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The BBC's Peter Greste
"It's still too early to say how they died"
 real 28k

The BBC's Peter Greste reports
"Hundreds of people have vanished, so many they're known as the disappeared"
 real 28k

Thursday, 2 December, 1999, 00:03 GMT
Mexican body count rises
Forensic experts Forensic experts have yet to identify any of the bodies

Investigators working near the US-Mexico border say they have located another three bodies, bringing the total discovered to five as they search a series of sites where up to 100 victims of local drug traffickers are believed to be buried.

Forensic experts from Mexico and the United States, working on Wednesday at the La Campana ranch some 16 km (10 miles) southwest of the Mexican city of Ciudad Juarez, found the bodies "one on top of the other".

"At this moment we have indications that we have the remains of five persons," said Jose Larrieta Carrasco, head of the organised crime unit for Mexico's attorney general's office.

Surrounded by heavily-armed Mexican federal police officers wearing black hoods to protect thier identity, Larrieta added: "We're trying to determine if there are more."

As many as 200 people have vanished in the area over the past decade, including 22 Americans.

Joint operation

The FBI, US forensic scientists and the Mexican army and police launched a joint investigation on Monday, reportedly after a tip-off from a former Mexican police officer who worked for the drug traffickers while he was in uniform.

Troops are guarding the sites on two farms just outside the Mexican border city of Cuidad Juarez.

Mexican police Mexican police have sealed of the ranches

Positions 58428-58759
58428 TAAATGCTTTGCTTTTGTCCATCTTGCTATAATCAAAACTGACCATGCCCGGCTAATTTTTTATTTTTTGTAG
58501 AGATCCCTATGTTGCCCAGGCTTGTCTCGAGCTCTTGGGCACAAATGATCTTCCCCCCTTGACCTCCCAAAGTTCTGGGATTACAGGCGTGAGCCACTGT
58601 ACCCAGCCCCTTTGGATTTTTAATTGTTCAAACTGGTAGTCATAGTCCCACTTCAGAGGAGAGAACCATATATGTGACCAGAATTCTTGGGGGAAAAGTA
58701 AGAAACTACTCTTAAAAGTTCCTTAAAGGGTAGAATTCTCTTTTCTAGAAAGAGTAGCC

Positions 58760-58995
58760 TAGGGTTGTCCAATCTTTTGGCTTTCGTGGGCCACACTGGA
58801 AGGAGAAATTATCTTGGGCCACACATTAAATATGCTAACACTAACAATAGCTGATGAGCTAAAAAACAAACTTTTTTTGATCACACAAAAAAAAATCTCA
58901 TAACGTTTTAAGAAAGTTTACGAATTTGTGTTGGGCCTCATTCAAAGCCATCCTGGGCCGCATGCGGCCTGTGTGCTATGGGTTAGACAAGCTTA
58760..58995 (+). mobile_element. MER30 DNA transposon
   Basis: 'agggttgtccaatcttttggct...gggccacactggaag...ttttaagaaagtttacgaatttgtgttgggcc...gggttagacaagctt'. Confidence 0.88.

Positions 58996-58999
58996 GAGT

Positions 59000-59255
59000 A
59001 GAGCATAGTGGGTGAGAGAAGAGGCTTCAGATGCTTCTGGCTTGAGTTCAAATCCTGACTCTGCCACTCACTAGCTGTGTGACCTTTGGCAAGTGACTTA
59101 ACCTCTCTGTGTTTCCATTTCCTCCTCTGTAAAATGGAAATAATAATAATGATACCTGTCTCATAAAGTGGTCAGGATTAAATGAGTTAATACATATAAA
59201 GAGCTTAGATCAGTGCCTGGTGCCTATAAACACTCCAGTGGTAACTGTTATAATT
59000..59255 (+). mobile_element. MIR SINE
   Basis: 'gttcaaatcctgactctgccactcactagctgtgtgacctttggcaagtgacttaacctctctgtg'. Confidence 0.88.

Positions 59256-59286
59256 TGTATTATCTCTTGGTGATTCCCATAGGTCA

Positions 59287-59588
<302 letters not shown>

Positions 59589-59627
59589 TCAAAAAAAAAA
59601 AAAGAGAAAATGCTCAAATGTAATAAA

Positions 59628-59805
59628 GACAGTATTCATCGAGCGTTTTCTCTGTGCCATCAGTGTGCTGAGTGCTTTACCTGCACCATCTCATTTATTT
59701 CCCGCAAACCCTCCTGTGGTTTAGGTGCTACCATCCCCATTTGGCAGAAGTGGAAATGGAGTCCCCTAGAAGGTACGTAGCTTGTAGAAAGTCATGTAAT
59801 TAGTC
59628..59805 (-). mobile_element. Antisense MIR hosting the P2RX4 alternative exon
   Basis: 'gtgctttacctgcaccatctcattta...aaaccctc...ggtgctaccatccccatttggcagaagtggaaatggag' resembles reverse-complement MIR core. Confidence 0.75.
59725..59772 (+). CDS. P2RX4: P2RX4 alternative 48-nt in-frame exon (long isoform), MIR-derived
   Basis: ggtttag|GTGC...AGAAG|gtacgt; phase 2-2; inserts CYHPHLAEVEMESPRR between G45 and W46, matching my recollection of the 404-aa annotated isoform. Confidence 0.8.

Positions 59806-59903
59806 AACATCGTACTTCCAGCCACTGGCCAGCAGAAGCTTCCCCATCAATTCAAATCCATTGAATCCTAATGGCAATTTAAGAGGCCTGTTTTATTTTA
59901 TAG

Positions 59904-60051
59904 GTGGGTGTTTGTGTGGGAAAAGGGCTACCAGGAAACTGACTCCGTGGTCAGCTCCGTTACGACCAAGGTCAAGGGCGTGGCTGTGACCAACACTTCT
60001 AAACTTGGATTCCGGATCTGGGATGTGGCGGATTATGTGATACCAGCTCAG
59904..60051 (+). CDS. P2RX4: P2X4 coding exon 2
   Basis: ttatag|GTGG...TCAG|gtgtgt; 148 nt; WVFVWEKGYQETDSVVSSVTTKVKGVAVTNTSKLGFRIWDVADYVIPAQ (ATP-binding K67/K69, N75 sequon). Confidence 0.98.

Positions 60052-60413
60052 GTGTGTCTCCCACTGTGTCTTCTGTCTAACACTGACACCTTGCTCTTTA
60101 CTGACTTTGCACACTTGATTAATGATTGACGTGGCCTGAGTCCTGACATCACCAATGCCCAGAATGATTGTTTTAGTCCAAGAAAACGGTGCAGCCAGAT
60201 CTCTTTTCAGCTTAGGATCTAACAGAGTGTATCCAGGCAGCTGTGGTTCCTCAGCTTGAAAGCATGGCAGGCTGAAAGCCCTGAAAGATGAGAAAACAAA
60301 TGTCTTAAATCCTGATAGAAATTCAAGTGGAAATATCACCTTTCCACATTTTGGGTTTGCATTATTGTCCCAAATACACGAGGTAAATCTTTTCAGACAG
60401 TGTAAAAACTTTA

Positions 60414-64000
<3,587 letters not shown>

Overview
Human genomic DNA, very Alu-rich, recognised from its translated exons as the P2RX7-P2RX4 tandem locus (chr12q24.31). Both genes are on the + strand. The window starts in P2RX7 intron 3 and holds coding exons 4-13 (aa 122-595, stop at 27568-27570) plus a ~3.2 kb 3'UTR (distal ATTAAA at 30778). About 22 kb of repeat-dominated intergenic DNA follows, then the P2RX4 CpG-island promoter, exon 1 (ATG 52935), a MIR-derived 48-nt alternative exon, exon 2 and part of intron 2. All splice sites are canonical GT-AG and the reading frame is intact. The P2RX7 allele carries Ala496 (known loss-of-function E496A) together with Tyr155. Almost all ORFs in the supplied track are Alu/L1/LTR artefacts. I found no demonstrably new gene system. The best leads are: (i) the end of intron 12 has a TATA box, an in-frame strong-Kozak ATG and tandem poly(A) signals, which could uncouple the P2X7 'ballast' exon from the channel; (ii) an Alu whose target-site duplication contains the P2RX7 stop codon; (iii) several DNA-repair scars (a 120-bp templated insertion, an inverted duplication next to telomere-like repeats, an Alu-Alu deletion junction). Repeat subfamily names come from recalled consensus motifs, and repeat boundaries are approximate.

The FBI has sent some 200 agents and forensic experts, at Mexico's request, to work alongside 600 Mexicans assigned to the investigation. The investigators have been using heavy earth-moving vehicles in their search.

Truck-loads of equipment, including a mobile laboratory, have been brought in to help recover the bodies.

Friends and family of missing people have congregated near the site, hoping to discover the fate of their relatives.

Mostly local victims

On Mexican television, Mexican Attorney-General Jorge Madrazo stressed that officials do not believe the bodies of any US Drug Enforcement Administration or FBI agents are among those that might be found.

But he did not rule out the possibility that there could be agents of the Mexican federal judicial police buried there.

man This man believes one of his relatives is buried at the ranch
"We are going to see, because yes, there are some reports of the disappearance of those agents", he said.

Most of the victims are believed to have been local residents, many of whom were last seen in the company of police officers.

In Ciudad Juarez, they are simply known as "the disappeared".

Cartel HQ

Attorney-General Madrazo said on Tuesday that searches at four separate sites on two ranches could solve the missing-person cases of more than 100 people.

"Our working hypothesis, and it is still a hypothesis, is that we are dealing with executions by the Juarez Cartel."

For years, Ciudad Juarez has been known as the headquarters of the Juarez Cartel, a gang of drug traffickers formerly led by Amado Carrillo Fuentes.

He was the country's most infamous cocaine trafficker before his death in 1997 following plastic surgery.

The cartel is believed to have ruthlessly abducted and executed anyone thought to be an informer. Local police in the pay of the drug lords are thought to have been involved in the murders.

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See also:
30 Nov 99 |  Americas
Remains found in Mexican 'mass graves'
15 Feb 99 |  Americas
US and Mexico: A porous frontier
16 Feb 99 |  Americas
Mexico drug pact for Clinton
30 Oct 99 |  Americas
Cocaine haul turns to flour
18 Sep 98 |  Americas
US success in war against drugs

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